Vernon chamber writes to Trudeau, Horgan - says North Okanagan labour shortage needs attention

Local labour shortage

The COVID-19 pandemic has only worsened an ongoing labour shortage in the North Okanagan, according to the Greater Vernon Chamber of Commerce.

The chamber is urging senior governments take action to address the issue.

In a letter to Prime Minister Justin Trudeau and Premier John Horgan, the chamber insists there is an urgency to filling the employment gap.

“We frequently hear from our membership that the most significant operational challenge is access to labour, and the while the situation existed prior to the pandemic, Covid-19 has only heightened the crisis,” chamber president Krystin Kempton says in a press release.

“Many vacancies go unfilled, meaning some businesses have reduced hours or are unable to complete orders. This scenario is particularly common within the manufacturing, agricultural and retail sectors in the North Okanagan.”

Factors feeding into the shortage are the cost of housing, lack of childcare, an aging population, and access to training and education. The cost of housing makes it difficult for many employers to attract and retain staff, the chamber adds.

“While progress has been made by government and non-profits in constructing housing for those at the lower end of the financial spectrum, many individuals and families in the middle-income bracket find it difficult to rent or purchase a home in the current market,” says Kempton.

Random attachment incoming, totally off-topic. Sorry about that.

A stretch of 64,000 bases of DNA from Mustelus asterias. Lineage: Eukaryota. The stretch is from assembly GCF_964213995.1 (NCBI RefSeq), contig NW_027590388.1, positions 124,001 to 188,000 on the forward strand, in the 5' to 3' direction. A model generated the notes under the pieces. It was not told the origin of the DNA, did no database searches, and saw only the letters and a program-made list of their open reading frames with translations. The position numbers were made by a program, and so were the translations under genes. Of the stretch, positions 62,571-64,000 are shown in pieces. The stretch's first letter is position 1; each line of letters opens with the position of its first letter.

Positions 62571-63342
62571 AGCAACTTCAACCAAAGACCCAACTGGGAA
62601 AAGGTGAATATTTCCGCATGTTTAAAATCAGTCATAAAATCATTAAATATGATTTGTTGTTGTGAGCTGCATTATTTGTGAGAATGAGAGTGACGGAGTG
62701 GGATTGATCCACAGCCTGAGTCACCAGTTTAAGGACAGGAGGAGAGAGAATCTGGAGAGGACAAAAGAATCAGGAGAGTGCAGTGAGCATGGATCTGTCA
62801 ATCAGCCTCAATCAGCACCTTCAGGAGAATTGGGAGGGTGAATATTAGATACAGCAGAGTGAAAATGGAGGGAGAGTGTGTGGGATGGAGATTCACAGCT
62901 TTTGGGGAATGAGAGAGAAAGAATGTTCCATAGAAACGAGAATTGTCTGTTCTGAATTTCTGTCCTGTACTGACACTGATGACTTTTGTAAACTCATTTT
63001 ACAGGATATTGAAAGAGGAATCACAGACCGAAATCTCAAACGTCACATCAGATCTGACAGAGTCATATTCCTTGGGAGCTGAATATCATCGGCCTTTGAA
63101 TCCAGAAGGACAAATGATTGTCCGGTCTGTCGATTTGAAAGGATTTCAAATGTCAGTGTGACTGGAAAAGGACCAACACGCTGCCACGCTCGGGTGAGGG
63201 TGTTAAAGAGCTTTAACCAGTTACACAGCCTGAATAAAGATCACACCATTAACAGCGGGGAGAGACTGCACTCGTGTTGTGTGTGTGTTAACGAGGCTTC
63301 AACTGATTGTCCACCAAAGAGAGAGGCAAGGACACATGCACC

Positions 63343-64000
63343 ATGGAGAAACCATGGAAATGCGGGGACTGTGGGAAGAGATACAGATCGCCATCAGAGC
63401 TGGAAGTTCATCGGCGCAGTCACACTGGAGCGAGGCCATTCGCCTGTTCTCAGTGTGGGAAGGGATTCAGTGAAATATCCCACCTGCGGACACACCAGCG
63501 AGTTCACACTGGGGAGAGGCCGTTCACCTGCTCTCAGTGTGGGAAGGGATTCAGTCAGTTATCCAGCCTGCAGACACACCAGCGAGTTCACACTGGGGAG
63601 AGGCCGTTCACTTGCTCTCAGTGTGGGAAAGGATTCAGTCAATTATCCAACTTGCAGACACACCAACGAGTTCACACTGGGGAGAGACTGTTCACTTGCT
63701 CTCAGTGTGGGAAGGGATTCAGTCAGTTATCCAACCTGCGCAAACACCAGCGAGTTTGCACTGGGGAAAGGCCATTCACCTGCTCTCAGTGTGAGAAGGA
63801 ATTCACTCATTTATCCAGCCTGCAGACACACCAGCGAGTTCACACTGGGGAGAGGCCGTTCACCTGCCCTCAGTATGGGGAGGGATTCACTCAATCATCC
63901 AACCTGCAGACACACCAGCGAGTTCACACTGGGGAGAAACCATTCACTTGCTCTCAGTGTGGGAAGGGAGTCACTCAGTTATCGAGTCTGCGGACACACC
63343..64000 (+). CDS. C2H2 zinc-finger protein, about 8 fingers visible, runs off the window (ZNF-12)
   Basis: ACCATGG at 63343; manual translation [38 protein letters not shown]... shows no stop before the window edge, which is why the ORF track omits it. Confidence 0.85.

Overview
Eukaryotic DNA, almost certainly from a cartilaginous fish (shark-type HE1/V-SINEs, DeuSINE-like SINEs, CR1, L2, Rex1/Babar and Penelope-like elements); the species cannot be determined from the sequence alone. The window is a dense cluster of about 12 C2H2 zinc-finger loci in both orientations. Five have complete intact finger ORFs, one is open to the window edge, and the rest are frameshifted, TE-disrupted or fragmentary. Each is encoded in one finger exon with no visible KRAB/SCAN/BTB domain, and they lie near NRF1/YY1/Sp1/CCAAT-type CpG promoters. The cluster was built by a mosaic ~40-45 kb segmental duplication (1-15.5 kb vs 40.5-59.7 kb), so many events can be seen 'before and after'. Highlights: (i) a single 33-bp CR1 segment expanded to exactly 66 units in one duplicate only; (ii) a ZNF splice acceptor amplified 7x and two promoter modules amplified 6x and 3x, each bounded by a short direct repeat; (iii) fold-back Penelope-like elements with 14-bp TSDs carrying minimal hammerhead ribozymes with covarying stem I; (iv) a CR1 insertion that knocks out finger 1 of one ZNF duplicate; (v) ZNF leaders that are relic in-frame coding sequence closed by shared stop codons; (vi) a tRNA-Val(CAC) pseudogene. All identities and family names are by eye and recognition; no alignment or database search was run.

A list of chamber recommendations includes:

  • A labour study to determine why individuals are not pursuing employment opportunities and, particularly with COVID-19, what barriers exist to returning to work.
  • That federal and provincial immigration programs not be restricted to specific sectors. Allow local communities to pursue skilled labour or investors based on local needs.
  • Enhanced focus on skills training, particularly among women, Indigenous, people of colour and those with disabilities.
  • Government at all levels be provided with the tools to encourage development of housing for middle-income wage earners, whether it is through planning mechanisms or financial enticements.
  • Work with large local employers to subsidize employee designated housing.
  • Include 'tiny homes' as an appropriate use within subdivision planning.
  • Government at all levels provide messaging to residents on the benefits of diverse housing options (ie. multi-family next to single-family).
  • Funding for private and non-profit childcare operators to provide care for children under the age of three, and care that corresponds with shift or evening work.
  • Funding that encourages individuals to pursue early childhood education, and wage subsidies that allow private and non-profit childcare centres to employ staff.

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